Overweight to be forced to exercise for benefits?
Filed under: Your Rights
But is this a good idea to tackle the UK's chronic obesity crisis?
Local council stories
"Where an exercise package is prescribed to a resident, housing and council tax benefit payments could be varied to reward or incentivise residents," the Telegraph quotes a new report published by Tory-run Westminster City Council and think-tank the Local Government Information Unit.
AOL Money spoke to two public health organisations about the proposals, but both were nervous about speaking publicly. "We didn't feel it was appropriate to judge," said one organisation.
However Professor John Wass, academic vice–president of the Royal College of Physicians, told the FT that for the obese to lose weight, "they must want to lose weight, and I have concerns about forcing the public to exercise."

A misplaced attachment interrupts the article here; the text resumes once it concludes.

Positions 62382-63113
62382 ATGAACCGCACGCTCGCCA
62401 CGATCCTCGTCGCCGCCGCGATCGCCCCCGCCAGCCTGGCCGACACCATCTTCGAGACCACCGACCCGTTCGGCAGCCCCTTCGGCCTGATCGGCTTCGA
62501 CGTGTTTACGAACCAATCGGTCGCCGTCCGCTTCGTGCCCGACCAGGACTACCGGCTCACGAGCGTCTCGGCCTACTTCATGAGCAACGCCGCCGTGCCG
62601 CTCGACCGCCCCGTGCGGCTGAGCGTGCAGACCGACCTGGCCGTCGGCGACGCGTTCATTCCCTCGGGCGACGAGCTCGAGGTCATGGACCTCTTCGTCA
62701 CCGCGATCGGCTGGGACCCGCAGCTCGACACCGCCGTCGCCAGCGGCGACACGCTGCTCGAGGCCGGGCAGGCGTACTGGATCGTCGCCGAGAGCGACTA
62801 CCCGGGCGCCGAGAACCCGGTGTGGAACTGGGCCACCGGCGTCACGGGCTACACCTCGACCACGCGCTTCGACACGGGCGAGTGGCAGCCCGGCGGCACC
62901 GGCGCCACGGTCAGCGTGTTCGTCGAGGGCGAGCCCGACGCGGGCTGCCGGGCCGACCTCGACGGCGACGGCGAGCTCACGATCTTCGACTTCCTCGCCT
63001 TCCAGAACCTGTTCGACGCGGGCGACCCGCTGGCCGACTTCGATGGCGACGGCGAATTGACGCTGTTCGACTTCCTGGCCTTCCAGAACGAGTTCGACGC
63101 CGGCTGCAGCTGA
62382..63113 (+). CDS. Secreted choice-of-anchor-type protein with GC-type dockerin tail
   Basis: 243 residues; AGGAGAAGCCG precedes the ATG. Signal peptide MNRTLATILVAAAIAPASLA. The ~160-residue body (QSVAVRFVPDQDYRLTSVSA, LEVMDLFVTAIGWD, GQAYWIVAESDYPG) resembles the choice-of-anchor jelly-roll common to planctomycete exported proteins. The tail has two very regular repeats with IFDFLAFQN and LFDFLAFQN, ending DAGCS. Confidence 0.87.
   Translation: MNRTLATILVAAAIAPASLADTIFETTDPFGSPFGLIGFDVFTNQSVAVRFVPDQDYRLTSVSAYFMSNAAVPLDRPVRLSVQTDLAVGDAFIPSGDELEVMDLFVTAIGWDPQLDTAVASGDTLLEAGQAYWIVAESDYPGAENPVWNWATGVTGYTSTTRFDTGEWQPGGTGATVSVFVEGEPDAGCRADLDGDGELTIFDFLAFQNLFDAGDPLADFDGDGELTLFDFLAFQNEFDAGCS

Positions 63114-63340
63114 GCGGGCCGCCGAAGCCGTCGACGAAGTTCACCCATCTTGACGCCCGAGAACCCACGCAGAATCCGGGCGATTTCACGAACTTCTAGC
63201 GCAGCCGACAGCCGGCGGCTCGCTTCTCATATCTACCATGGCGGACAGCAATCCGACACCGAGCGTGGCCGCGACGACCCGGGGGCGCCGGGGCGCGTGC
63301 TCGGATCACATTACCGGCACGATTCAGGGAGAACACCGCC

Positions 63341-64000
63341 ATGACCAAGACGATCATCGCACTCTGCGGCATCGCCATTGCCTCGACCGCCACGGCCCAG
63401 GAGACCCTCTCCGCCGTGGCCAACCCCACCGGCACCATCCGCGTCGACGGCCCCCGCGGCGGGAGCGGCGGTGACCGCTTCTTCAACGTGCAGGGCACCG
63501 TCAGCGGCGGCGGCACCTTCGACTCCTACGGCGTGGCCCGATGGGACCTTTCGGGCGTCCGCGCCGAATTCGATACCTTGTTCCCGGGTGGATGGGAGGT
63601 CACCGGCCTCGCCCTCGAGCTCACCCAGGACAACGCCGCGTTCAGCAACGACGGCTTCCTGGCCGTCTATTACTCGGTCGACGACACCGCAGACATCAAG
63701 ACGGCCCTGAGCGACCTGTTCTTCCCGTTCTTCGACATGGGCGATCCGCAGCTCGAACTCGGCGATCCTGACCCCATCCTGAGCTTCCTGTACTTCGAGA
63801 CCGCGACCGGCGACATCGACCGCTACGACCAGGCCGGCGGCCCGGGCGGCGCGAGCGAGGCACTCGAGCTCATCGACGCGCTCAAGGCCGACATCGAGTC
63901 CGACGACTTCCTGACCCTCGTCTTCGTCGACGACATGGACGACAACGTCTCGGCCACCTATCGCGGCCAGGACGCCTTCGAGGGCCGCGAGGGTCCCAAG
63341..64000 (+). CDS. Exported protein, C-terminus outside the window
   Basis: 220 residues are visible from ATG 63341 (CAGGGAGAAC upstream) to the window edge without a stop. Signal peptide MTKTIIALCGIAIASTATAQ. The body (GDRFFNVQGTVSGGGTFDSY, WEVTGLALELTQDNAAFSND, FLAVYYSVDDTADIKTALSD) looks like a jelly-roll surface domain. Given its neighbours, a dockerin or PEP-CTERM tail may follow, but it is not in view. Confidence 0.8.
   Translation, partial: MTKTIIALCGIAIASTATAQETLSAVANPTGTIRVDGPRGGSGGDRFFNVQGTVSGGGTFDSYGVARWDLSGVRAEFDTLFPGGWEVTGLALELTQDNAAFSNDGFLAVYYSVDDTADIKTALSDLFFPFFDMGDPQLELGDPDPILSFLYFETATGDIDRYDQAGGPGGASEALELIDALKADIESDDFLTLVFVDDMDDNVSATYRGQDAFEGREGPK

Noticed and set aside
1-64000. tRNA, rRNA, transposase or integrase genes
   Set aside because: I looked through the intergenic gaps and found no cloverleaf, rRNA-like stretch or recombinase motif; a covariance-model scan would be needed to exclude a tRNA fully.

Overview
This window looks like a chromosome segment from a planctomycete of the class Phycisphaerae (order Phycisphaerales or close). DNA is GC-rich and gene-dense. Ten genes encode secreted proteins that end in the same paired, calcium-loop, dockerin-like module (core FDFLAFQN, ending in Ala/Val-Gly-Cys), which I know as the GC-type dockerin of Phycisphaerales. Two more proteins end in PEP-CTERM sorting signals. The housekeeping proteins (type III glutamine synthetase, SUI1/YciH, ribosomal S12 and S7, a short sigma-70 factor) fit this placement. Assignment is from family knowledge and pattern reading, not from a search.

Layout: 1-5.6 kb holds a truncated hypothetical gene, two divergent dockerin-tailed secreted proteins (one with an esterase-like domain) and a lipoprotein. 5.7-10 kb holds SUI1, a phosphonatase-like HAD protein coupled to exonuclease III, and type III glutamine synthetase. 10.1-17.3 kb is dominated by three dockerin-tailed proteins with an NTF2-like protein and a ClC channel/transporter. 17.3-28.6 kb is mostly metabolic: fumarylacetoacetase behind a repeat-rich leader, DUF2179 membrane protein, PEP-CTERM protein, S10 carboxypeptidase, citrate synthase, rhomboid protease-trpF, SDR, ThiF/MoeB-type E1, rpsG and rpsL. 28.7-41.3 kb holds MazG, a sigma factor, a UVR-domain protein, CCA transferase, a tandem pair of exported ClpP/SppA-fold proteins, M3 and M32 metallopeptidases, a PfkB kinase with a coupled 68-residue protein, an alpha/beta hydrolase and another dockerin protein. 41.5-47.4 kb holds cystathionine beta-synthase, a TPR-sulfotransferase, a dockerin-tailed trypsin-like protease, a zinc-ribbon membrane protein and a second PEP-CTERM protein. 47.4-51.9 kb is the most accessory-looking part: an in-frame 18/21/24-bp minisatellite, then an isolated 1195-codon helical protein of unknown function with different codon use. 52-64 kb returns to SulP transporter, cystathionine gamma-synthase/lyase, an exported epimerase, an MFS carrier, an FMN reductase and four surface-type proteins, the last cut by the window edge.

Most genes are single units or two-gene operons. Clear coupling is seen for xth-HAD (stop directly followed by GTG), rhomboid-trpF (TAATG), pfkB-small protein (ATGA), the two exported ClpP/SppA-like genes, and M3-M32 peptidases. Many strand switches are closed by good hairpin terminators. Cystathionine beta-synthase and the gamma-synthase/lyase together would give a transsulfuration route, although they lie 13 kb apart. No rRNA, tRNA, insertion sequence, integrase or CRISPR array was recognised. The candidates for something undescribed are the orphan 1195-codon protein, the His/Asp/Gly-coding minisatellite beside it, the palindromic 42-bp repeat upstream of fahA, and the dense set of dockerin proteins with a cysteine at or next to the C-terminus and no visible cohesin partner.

Silly?And British Medical Association GP committee chairman Dr Buckman, a GP in north London, told the BBC that the proposals were "some of the silliest things I've heard in a long time".
Attempts to force the obese towards their nearest leisure centre could be problematic: how do you make sure they exercise when they arrive, as opposed to sitting in the cafe?
Obesity is a problem in the UK. According to recent NHS 2012 stats, more than a quarter of adults (26% of both men and women aged 16 or over) were obese in 2010. The NHS judges obesity by dividing a person's weight (in kilograms) by their height (in metres).
£5.1bn a year cost to NHSIf you've a body mass index of 30kg/m2 then you're not just overweight but obese. Part of the worry is not just lack of exercise, but focusing on the wrong sort of food. The NHS reckons that in 2010 alone (most recent figures) there was a "significant' rise in household cash spent on eggs, butter, beverages, sugar and preserves and not nearly enough on fresh fruit and veg.
Household purchases of fruit fell by 0.9% in 2010 and are now, in the UK, 11.6% lower than 2007. Vegetable purchases are -2.9% lower than in 2007 says the NHS.
The Department of Health puts the NHS costs of obesity at around £5.1bn per year - a sum set to get even bigger in the future.